http://www.iacfsme.org/IssueswithCDCEmpiricalCaseDefinitionandPrev/tabid/105/Default.aspx

    The authors of the Canadian Criteria argue it is a problem of criteria. However, my belief is that they fail to understand the problem, the criteria become worthless once they are published because of the social-cultural nature of the phenomenon - see below.

    Now we can argue till the cows come home about what those 2.6% actually have, but what we all need to understand is that they don't have the physical disease originally described as ME prior to the 1980's.

    Recently Crawley et al expanded the definition of Wessely's version of ME even further to 4.7% of children - when we get to those kind of figures the same arguments as that with ADHD come into play. The incidence of ADHD has reached 20% in the USA. Many pediatricians are arguing - 20% of children do not have any disease, let alone a serious mental/neurological disorder. Similarly 4.7% of children are simply not ill with any organic disorder, mental or physical - the only thing that leaves us with is that normal behaviour and false beliefs regarding fatigue are being medicised. There are now many experts in pediatrics arguing that patients are being medicised by a complex social-political-cultural-economic interplay invloving the mass media, charities, and overdiagnosis by a section of the medical profession. It is clear to me, the same thing is happening/has happened to ME/CFS.

    http://boards.medscape.com/forums/?128@@.2a5c1c0f!comment=1
     
    Last edited: Jun 27, 2014
  15. redviper

    redviper

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    Or you know, the ME/CFS community is one of the most marginalized, exploited, and misrepresented patient groups currently in existence, and thus people here are advocating strongly for their rights.

    Lots of chronically ill people use the internet to help research their condition, it's no different with ME/CFS. The advocates here on Phoenix Rising (and elsewhere online) that are challenging provocateurs like Wessely and Kermit are doing the community a great service.
     
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  16. kermit frogsquire

    kermit frogsquire *****

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    Why is the ME/CFS community marginalised? Is it because so many people have now been diagnosed with the illness who just don't have it (according to the Leonard Jason et al) that the illness itself for the most part has become something more marginal?

    If upto 90% of people claiming to have this illness (Jason's data), don't have the illness, don't you think that is what is marginalising the people who do have it?

    Is it the fault of doctors that misdiagnosed? Well, perhaps. But I think it is a more complex issue. Sometimes those misdiagnosed become "advocates" too, and then they start advocating for a compeletly different illness. This was seen with Action for ME where they started advocating for "fatigue" and not ME, they started promoting the Lightning Process. When those misdiagnosed outnumber those properly diagnosed, the advocacy can becomes very twisted indeed - and that marginalises people more than anything.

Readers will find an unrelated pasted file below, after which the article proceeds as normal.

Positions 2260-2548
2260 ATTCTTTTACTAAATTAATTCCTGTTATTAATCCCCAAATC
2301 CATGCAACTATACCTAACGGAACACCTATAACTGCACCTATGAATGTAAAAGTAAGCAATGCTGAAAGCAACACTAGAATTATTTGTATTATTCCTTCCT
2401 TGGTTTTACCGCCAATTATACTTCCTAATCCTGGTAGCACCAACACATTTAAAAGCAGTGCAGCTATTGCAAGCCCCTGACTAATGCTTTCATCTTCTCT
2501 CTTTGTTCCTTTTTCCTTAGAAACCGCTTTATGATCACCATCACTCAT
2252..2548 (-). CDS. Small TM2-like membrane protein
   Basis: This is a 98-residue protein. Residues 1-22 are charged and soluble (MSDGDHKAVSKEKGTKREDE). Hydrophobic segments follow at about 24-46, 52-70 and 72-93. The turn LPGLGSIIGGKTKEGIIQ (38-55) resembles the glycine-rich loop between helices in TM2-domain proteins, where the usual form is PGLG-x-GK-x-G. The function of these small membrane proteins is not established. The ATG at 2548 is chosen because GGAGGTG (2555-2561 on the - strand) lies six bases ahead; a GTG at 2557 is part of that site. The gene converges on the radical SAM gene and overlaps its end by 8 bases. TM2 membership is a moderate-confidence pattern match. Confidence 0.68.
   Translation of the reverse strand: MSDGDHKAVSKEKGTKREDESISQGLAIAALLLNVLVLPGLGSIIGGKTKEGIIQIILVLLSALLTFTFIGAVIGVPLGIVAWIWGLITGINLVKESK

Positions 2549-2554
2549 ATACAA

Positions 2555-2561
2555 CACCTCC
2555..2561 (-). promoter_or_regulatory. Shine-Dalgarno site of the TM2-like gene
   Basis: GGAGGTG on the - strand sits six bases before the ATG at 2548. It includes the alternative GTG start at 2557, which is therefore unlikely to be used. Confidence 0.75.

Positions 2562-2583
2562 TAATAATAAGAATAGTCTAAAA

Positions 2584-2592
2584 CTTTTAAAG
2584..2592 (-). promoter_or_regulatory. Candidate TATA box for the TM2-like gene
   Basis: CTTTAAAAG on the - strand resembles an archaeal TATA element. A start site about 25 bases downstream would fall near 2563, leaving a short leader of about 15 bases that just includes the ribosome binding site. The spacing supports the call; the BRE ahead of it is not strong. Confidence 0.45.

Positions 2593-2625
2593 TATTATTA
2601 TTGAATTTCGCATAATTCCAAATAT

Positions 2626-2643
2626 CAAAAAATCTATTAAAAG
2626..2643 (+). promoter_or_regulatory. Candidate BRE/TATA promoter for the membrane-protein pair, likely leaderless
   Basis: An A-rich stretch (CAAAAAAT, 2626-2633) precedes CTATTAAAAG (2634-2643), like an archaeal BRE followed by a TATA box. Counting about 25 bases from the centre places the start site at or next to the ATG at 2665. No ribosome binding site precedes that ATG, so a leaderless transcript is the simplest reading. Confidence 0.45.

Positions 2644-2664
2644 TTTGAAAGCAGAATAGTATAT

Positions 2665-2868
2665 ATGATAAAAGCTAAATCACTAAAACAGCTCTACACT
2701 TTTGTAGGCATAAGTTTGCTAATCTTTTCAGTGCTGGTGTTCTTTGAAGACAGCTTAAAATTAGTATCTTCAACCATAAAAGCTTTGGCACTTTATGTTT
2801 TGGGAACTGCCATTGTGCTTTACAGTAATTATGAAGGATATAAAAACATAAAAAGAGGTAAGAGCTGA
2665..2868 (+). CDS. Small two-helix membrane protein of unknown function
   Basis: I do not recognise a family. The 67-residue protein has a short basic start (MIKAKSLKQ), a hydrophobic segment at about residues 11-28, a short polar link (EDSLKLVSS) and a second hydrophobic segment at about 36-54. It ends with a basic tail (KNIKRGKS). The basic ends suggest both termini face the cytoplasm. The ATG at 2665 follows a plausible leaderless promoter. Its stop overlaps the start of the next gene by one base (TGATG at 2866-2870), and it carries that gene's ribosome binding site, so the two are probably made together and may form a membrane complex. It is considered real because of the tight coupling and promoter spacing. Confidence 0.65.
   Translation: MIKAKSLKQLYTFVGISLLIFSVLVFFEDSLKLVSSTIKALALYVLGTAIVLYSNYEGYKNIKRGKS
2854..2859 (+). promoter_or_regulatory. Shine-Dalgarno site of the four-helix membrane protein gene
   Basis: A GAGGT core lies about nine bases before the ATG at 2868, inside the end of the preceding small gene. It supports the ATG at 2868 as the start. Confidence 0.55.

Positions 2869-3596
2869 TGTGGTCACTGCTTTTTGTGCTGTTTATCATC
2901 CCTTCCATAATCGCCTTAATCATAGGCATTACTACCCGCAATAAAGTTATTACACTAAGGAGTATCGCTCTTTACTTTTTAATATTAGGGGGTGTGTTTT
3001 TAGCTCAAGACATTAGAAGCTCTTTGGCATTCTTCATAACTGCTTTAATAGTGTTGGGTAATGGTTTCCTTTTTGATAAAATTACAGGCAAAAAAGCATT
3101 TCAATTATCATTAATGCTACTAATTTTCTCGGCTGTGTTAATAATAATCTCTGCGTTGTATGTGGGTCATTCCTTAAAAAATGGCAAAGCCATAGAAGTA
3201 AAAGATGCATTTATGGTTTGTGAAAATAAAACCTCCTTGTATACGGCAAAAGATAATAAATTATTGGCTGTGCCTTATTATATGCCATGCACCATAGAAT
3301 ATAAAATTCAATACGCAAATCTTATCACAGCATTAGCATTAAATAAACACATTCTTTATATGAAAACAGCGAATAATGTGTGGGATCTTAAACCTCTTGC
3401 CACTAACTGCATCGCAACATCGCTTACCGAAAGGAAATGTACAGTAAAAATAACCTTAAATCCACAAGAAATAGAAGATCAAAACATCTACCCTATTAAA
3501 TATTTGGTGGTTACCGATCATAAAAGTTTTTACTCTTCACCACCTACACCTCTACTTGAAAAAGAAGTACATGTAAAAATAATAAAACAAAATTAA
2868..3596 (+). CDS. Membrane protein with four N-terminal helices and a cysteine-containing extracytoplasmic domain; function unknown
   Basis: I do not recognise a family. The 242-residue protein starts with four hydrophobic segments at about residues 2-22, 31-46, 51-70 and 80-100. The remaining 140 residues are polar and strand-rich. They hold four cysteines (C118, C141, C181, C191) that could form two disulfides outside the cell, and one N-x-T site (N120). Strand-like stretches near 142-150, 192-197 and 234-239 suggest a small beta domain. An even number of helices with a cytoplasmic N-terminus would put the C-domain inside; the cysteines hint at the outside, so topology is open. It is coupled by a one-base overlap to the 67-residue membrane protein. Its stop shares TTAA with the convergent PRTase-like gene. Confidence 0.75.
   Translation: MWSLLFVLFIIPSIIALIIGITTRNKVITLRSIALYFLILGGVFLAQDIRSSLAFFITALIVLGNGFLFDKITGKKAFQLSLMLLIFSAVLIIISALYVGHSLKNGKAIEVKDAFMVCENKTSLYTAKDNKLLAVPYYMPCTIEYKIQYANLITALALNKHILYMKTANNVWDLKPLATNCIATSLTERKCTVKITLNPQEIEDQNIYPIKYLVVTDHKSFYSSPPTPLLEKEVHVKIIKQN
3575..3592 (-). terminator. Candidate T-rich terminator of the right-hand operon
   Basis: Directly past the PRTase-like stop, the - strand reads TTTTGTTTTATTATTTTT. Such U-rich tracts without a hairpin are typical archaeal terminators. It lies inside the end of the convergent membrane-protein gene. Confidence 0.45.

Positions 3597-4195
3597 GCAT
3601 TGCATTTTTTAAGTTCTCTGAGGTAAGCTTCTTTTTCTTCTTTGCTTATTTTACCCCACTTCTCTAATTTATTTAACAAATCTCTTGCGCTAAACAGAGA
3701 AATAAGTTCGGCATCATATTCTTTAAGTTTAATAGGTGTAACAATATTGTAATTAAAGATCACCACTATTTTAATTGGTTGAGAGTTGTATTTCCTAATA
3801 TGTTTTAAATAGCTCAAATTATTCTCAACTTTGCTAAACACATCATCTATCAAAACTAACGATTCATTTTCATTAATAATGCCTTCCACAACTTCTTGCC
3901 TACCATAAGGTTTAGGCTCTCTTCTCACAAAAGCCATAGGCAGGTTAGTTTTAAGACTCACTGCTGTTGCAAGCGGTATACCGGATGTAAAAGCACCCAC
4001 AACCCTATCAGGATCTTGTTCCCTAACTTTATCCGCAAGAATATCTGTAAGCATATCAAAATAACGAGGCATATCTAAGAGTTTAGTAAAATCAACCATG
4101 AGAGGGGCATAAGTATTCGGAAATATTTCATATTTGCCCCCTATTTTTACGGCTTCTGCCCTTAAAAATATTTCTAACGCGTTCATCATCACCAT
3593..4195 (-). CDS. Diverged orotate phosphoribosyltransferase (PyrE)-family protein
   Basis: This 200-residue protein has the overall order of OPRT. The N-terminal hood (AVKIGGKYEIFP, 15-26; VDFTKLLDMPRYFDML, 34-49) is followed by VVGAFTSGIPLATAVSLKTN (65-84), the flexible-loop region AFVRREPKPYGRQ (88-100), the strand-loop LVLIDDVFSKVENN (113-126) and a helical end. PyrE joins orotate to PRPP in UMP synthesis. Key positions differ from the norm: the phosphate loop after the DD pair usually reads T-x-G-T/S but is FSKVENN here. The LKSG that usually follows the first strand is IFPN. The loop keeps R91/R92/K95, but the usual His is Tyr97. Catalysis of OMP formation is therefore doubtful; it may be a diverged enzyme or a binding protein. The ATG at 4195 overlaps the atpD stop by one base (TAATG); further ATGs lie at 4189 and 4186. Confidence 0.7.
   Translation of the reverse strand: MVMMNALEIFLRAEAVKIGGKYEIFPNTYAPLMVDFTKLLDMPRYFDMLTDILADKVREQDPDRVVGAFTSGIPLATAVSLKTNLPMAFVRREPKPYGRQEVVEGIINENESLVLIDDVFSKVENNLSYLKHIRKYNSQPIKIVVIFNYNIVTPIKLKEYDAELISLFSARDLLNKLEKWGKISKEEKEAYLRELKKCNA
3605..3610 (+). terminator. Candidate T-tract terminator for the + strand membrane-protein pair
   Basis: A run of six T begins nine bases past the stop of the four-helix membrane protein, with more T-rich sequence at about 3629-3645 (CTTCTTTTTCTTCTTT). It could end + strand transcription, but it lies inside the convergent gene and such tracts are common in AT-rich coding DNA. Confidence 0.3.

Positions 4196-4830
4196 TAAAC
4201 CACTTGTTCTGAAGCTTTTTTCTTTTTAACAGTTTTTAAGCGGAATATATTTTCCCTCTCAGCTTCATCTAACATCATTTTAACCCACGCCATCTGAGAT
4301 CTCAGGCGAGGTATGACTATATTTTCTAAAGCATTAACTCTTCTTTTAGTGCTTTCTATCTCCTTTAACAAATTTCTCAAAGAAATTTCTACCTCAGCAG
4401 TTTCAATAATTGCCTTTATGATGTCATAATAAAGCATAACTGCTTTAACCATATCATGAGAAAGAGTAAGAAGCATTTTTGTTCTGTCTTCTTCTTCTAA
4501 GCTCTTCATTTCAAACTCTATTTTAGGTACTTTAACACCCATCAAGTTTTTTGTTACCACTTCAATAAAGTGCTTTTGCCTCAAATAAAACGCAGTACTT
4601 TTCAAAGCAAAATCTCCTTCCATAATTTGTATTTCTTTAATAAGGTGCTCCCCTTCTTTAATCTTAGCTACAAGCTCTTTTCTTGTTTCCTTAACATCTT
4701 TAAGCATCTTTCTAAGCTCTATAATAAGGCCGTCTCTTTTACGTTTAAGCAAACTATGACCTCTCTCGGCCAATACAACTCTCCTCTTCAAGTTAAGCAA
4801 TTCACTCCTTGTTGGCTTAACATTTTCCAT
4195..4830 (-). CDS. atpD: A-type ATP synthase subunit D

We have seen advocates for B12 injections, advocates for LP, advocates for mercury filling removal ... all in the name of ME/CFS. Are any of those treatments valid? Therefore when I question the advocates for normal 1 day CPET testing, you will understand my frustration at how that marginalises the people who have very severe single day exercise test results.
     
  17. Kina

    Kina Moderation Team Lead

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    Why is the ME community marginalized? It might have something to do, in part, with people claiming that a large proportion of people diagnosed with ME actually have nothing physically wrong with them and therefore are deluded, psychotic or suffer from some form of mental illness.
     
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  18. chipmunk1

    chipmunk1 Senior Member

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    Improvements with B12 are so common in the CFS community that it is unlikely to be a placebo. People take lots of other vitamins without getting these effects. Why does it work? We don't know. But that doesn't mean it's invalid.

    Your idea of "invalid" means you don't understand it.

    I think that also answers your question why the CFS community is so marginalised. Because many doctors have the same attitude like you: They don't understand it therefore it cannot be real.
     
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  19. Kina

    Kina Moderation Team Lead

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    Unfortunately right now treatment is aimed at symptom reduction -- B12 for neuropathy, medications/supplements for sleep, medications/supplements for pain, antivirals to decrease viral load etc etc. These treatments are very valid and shouldn't be lumped in with psychobabbly CBT and LP which are invalid.
     
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  20. SOC

    SOC Senior Member

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    No I don't understand at all. I don't see any way that it marginalizes people who have very severe single day exercise test results. Please explain.